|Total Time: 3 hours, 39 minutes, 19 seconds|
This three disc set documents the 1977 edition Zappa's legendary Halloween shows. Specifically, a marathon three hour set performed on October 31st of that year at the Palladium in New York City, with some bonus tracks from the previous day's performance tacked on at the end of disc three. If three and a half hours of this sort of thing isn't enough for you, this title was also released as a limited edition boxed set that comes with a USB stick containing audio files of the entire run of shows from the multi-day residency at that venue. It also comes with a Frank Zappa halloween costume. It's also around a hundred bucks and doesn't come with any actual CDs, so I passed and just got the three CD version.
The sound quality of this set is excellent - this is one of the shows that was filmed for the concert video Baby Snakes, and I think it may have spawned some of the In New York album as well. So every now and then while listening to this set, I'd realize I've heard this exact same performance before, but it's still neat to hear the whole show from beginning to end.
The show kicks off with a good Peaches En Regalia, which is nice, but then it immediately goes into a 14 minute long Torture Never Stops. Have I mentioned recently how sick I am of that song? Oh well, at least they get it out of the way early.
Throughout the show Frank keeps reciting lines from the Uncle Meat movie, specifically "What's he doing? He's eating. Watch him eat, and while he's eating talk to me and ask me what he's doing. He's eating." He tells the audience that they have no idea what he's talking about, but they'll get it when the movie comes out. But by the tenth or so repetition, as soon as Frank says "What's he doing?" the audience shouts "He's eating!".
This version of Pound For a Brown is a great one that's over 13 minutes long and includes lots of flashy bass playing and keyboard solos. The track Conehead (instrumental) is basically an eight minute guitar solo in the vein of the Guitar album. I doubt I would have recognized it as Conehead if the liner notes didn't give that title.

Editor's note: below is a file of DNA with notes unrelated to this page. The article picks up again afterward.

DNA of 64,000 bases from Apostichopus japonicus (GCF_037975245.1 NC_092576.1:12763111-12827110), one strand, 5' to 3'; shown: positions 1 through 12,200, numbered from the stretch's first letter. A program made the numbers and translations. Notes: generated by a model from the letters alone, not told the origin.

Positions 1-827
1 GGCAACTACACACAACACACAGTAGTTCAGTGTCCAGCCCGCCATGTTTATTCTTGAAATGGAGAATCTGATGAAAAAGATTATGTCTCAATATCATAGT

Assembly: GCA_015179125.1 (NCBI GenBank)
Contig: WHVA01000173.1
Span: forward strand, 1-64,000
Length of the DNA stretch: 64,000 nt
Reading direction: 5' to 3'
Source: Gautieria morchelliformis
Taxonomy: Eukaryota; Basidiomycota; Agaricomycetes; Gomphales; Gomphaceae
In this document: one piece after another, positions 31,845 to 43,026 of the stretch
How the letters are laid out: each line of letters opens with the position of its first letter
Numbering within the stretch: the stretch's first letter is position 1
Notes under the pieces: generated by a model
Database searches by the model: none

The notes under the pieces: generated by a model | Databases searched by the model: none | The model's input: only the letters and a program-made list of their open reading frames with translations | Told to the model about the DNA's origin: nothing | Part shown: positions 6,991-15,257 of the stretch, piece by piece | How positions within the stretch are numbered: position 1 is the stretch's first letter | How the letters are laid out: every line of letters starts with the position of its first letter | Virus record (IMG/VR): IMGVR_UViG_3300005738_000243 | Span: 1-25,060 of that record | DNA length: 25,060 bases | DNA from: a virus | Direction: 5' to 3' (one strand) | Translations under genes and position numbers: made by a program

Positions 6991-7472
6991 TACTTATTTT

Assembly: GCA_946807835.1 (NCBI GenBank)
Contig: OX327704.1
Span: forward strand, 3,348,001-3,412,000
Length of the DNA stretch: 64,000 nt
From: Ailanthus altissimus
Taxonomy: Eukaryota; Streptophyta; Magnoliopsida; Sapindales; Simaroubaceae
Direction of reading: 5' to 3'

There's a lot of audience interaction, such as when Zappa explains that the house lights are being kept on because they're filming a movie, and then whips the crowd into a frenzy with the idea that they're going to be in the movie. In fact, there's maybe TOO MUCH audience interaction, as the crowd noise is nearly continuous and sometimes distracts from the music. This release seems like it's trying to make up for the Zappa albums that were initially live recordings with the audience noise removed. The audience participation tracks don't exactly make for compelling listening though - maybe it's interesting to watch in a video, but I really wish a lot of it had been edited out to pare this set down to two CDs.
Near the end of disc one the band plays "Flakes", complete with Adrien Belew's Bob Dylan imitation. Belew provided the liner notes for this release, and in them he explains that he thought the song sounded similar to folk music, so at a rehearsal he started singing it in Dylan's voice and Frank immediately said "That's going in the show".
Disc one ends with a quick, two-minute version of Big Leg Emma - it seems odd that Frank would still be playing an unsuccessful single recorded nearly a decade earlier. The disc ends with the first few seconds of Envelopes being faded out, and disc two begins with the final keyboard blast of "Emma" fading into the opening of Envelopes. Must have been hard to figure out how to split a continuous three hour show over multiple CDs.
Another highlight of the set is a performance of Wild Love on disc two that's over half an hour long (!) and, as you'd imagine, features lots and lots of guitar work from Zappa.
Despite the duplications from previous releases, if you like this era of Zappa, this set is well worth picking up. I'd stick with the three disc version though, unless you're a super-fanatic.